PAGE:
Did Venezuela's Nicolas Maduro stage a coup?

In a rowdy session of Venezuela's legislature, lawmakers declared Sunday that, by blocking a recall effort, President Nicolas Maduro had staged a coup.

Ariana Cubillos/AP
Lawmakers stand as a group of government supporters force their way into the National Assembly in Caracas, Venezuela, Sunday. Government supporters interrupted a special congressional session where lawmakers were discussing bringing legal charges against President Nicolas Maduro.

Venezuelan lawmakers declared Sunday that President Nicolas Maduro had staged a coup by blocking an effort to remove the unpopular leader from office, a decision that came during a heated legislative session that was briefly interrupted by dozens of demonstrators. 

The vote came days after a court suspended opposition lawmakers' campaign to collect signatures to hold a referendum to recall President Maduro, escalating political tensions in Venezuela and resulting in a vow by lawmakers to put the president on trial.

The session on Sunday turned even more raucous when roughly 100 pro-Maduro protesters wearing red shirts burst onto the floor, chanting, "Congress will fall!" After the protesters had left the building, opposition lawmakers said the situation directly reflected their complaints about the state of democracy in Venezuela.

"The fact that lawmakers elected by 7.5 million people were silenced by 300 thugs sums up the situation better than any speech could," Democratic Unity Roundtable (MUD) spokesman Jesus Torrealba told the Associated Press. 

The move to take legal action against the president is unlikely to produce results, as the Maduro administration controls the courts. But the vow demonstrates just how extreme political tensions have become in Venezuela, where as many as 80 percent of voters tell pollsters that they want the president removed from office this year.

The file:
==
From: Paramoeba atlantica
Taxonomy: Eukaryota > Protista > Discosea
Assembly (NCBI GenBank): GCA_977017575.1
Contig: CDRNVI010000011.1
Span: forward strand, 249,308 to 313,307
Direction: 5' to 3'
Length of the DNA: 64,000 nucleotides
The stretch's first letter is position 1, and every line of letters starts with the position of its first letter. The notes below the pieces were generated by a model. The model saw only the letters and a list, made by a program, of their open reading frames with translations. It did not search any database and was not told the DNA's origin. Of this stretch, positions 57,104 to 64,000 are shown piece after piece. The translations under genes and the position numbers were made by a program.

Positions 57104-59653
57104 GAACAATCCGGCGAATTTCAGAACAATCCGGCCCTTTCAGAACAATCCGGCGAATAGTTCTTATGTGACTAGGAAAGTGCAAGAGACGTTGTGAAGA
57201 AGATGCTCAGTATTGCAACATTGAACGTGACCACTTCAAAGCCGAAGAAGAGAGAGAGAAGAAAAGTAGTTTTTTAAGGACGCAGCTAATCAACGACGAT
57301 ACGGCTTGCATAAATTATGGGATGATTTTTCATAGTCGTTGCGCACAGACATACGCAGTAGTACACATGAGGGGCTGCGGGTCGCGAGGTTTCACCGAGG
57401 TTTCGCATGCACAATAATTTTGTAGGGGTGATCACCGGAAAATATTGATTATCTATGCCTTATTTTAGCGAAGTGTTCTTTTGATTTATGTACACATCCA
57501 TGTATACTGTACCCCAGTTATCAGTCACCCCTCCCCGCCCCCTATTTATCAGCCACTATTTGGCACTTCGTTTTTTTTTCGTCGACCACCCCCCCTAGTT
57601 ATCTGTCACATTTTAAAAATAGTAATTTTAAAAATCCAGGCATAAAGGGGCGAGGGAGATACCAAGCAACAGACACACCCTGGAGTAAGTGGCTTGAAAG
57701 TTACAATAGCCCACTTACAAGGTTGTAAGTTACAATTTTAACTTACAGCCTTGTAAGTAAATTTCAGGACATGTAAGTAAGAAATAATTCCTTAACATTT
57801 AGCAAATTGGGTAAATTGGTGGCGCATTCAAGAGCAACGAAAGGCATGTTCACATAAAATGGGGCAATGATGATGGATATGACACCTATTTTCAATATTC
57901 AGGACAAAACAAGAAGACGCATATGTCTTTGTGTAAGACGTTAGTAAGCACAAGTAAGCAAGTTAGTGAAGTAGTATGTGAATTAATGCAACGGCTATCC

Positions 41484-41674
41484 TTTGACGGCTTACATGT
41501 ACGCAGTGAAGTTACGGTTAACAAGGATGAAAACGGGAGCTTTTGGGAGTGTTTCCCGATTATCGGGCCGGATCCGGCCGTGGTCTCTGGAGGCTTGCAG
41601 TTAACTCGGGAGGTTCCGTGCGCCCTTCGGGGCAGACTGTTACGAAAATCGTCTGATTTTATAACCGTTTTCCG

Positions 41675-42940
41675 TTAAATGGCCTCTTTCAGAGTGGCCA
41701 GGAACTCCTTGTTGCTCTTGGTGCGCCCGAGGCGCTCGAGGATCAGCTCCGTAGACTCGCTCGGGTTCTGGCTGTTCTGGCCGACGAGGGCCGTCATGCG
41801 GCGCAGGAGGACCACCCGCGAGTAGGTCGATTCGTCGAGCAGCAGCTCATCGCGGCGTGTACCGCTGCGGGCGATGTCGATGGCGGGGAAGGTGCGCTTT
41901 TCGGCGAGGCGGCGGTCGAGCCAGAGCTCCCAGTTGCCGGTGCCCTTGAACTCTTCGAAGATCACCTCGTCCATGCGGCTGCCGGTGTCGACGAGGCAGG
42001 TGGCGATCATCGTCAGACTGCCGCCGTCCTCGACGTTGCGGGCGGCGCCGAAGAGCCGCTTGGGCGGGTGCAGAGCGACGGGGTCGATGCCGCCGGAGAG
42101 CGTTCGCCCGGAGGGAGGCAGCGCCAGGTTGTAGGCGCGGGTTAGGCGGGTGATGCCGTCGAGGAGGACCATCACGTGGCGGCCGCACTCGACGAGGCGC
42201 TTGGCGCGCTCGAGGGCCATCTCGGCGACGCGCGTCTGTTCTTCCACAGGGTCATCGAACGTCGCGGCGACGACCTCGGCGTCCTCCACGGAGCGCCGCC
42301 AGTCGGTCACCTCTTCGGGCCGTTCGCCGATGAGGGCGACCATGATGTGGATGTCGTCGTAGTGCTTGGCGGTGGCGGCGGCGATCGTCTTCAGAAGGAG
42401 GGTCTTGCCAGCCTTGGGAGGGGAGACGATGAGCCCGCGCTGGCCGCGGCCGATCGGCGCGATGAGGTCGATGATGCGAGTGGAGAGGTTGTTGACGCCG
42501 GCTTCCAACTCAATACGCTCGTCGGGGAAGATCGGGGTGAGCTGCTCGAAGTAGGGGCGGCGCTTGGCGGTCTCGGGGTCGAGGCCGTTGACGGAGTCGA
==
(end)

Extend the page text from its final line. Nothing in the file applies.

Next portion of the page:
"It is a political and legal trial against President Nicolas Maduro to see what responsibility he has in the constitutional rupture that has broken democracy, human rights, and the future of the country," said opposition majority leader Julio Borges, as reported by Reuters.

The little support the president still has left reflects core supporters of Chavismo, a movement led by Maduro's late predecessor Hugo Chávez, as David Iaconangelo reported for The Christian Science Monitor in July: 

"They have seen their life changed during the Chávez period and they are still grateful to the movement that he created," said Dimitris Pantoulas, a Caracas-based electoral expert, in an email to The Christian Science Monitor.

Under Chávez, the ranks of government employees swelled, and many of those who remain feel they owe their livelihoods to Maduro's leftist coalition. And with the economy contracting, some may fear that austerity measures under the opposition's leadership would bring mass layoffs.

Part of Maduro's core support, said Mr. Pantoulas, is about distrust of the political opposition, which swept into control of the Venezuelan National Assembly in December.

The court ruling last Thursday, which suspended the recall vote on the grounds of alleged fraud during signature collection, was condemned by the US State Department and the Organization of American States. Congress approved a resolution on Sunday officially asking the international community to intervene and "protect the people's right to democracy by any means necessary."

This report contains material from Reuters and the Associated Press. 

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